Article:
Prop songs are so dynamic that I had to break this topic down into TWO POSTS: Part #1: Individual Props (find that post here) and Part #2: Group Props.

To recap: My #1 tip for increasing engagement in storytime is to use PROP SONGS. A prop is an object that a child can manipulate. Music and movement props encourage movement by giving children something concrete to use as they move to music, which increases engagement and confidence. 

While props are always a hit with children, sometimes librarians and teachers get a little overwhelmed when it comes to figuring out how exactly to use them (especially if they have large groups). Big props like parachutes and stretchy bands can be especially intimidating to new users - but never fear! There are many approaches you can take to make this process go smoothly!

Here are my tips for using group props in storytime:


  1. To take out parachutes and stretchy bands, I have the children stay in their spots (we sit in a circle) while I sing a song and unfold the parachute or band. The song I sing requires them to do something with their hands, so that they are using their hands for the song and not grabbing the parachute. Head, Shoulders, Knees and Toes is a great rhyme for this!
  2. You can always start with a stretchy band. While parachutes can present more challenges because children like to climb on and under them, stretchy bands do not pose this problem. You may want to begin with a stretchy band and work up to a parachute. 
  3. Encourage parents to hold onto the parachute or stretchy band as well as the children (mostly because it’s fun for them too!) For children up to 36 months who are new to the chute, you can have them sit in their caregivers lap while the caregiver helps them hold the parachute. You’ll want to select songs that don’t require going from sitting to standing (there are plenty!) When they get comfortable with that, you can begin to try songs in which they are standing, then eventually when you feel the children are ready, you can have the parents take a back seat and simply sit or stand behind their child.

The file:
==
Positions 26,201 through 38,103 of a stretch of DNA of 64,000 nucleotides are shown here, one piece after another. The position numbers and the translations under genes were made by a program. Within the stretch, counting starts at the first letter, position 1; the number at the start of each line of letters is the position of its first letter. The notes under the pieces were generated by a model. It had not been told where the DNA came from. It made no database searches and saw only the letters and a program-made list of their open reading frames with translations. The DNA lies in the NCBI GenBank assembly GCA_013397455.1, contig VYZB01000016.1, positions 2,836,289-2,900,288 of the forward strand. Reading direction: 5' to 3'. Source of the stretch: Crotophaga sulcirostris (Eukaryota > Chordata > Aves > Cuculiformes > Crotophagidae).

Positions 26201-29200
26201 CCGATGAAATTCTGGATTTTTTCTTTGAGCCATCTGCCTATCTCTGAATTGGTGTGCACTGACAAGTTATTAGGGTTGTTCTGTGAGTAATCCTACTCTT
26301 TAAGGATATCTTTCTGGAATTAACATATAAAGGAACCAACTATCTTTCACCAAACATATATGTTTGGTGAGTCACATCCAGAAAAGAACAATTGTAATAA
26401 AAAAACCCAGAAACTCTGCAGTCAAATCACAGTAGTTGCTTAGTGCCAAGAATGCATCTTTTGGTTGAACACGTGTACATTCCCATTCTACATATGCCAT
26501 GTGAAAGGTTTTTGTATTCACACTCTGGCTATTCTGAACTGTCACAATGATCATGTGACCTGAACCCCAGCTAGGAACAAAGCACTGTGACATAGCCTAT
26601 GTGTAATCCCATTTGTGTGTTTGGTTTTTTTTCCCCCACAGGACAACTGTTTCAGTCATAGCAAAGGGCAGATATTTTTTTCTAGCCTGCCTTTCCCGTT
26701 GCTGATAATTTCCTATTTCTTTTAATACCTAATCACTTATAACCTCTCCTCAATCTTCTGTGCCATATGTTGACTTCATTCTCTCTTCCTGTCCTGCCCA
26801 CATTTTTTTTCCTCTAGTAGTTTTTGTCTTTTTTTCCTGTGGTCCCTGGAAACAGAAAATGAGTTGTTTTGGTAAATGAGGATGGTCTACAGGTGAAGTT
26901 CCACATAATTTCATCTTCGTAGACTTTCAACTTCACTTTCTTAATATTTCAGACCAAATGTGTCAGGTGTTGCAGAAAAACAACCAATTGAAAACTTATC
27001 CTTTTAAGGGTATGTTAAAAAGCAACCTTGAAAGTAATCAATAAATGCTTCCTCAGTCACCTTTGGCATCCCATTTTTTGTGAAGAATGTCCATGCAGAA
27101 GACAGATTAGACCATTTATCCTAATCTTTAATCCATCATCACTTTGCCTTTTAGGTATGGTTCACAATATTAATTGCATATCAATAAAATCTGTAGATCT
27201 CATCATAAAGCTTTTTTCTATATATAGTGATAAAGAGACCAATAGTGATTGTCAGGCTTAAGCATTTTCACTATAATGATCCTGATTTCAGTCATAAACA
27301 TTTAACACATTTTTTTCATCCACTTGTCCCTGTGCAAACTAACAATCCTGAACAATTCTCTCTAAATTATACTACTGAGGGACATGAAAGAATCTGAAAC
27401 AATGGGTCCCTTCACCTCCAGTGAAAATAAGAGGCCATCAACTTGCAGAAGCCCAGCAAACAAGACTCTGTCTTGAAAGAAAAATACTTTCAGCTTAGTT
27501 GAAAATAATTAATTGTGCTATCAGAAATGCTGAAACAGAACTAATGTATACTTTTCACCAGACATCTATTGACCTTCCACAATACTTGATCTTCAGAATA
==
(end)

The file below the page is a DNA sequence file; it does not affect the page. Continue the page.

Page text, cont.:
4. Use a calming transition song or rhyme to collect the parachute or stretchy band.


One Two Three Whee! By Eric Litwin & Michael Levine

This is my go-to parachute song! You lift the parachute on the “whee”, then you jump, shake, and go back to “whee.” If you use puppets for a story, it’s fun to throw the puppets in during the middle section and have them go for a little ride. 

Fast and Slow (The Rabbit And The Turtle) by Laurie Berkner

A perfect, simple song for shaking fast and slow! I love that LB incorporates an Irish Reel! 

My Parachute by Dancing Bears Music

Slightly more challenging, this song is great for groups who have some experience with specific parachute movements: up and down, big beats, tiny beats, walking around, quiet beats, and the ability to stop on cue. 

A Dancing Tree by Caspar Babypants

I love to use this fantastic song with a parachute! We all stand up and the parachute represents the canopy of the tree. Shake on (shake the chute), stomp on (stomp your feet), wave on (big waves), sway on (sway side to side.)

Stretchy Band

Row Row by Charlie Hope

Charlie Hope’s dreamy version of this traditional song is a great place to start when introducing the “rolling” movement with the stretchy band. The movement is very much like a rowing motion (or at least it reminds me of the rowing machine at my gym.) You can pretend to sit in your big boat and row away!

Moving in Place by Mr. Gym

Learning to move in place is a great skill to build with a stretchy band! This song is perfect for learning to move in your own space: jump, walk, run, hop, stretch, move any way you want, and finally sit in place! 

Bicycle by Laurie Berkner

This song plays with tempo in such a delightful way! Ride your bicycle (seated, rolling the band in a forward motion away from the body) scooter (seated, rolling the band in a backward motion toward the body) walk (stand up and march in place and shake the band, or if the group is advanced walk in a circle.)

Chugga Chugga Choo Choo by Stephanie Leavell 

This is a lovely tune by Stephanie Leavell, and it is very customizable to your group’s abilities. Jump, dance, spin, stomp, swim, wiggle, stretch, and yawn along the track either in place or moving in a circle. (If you are doing it in place, you can roll the band for the “spin” part. For the “swim” part I like to have us lift it above our heads as if we are under water and hold our breath.)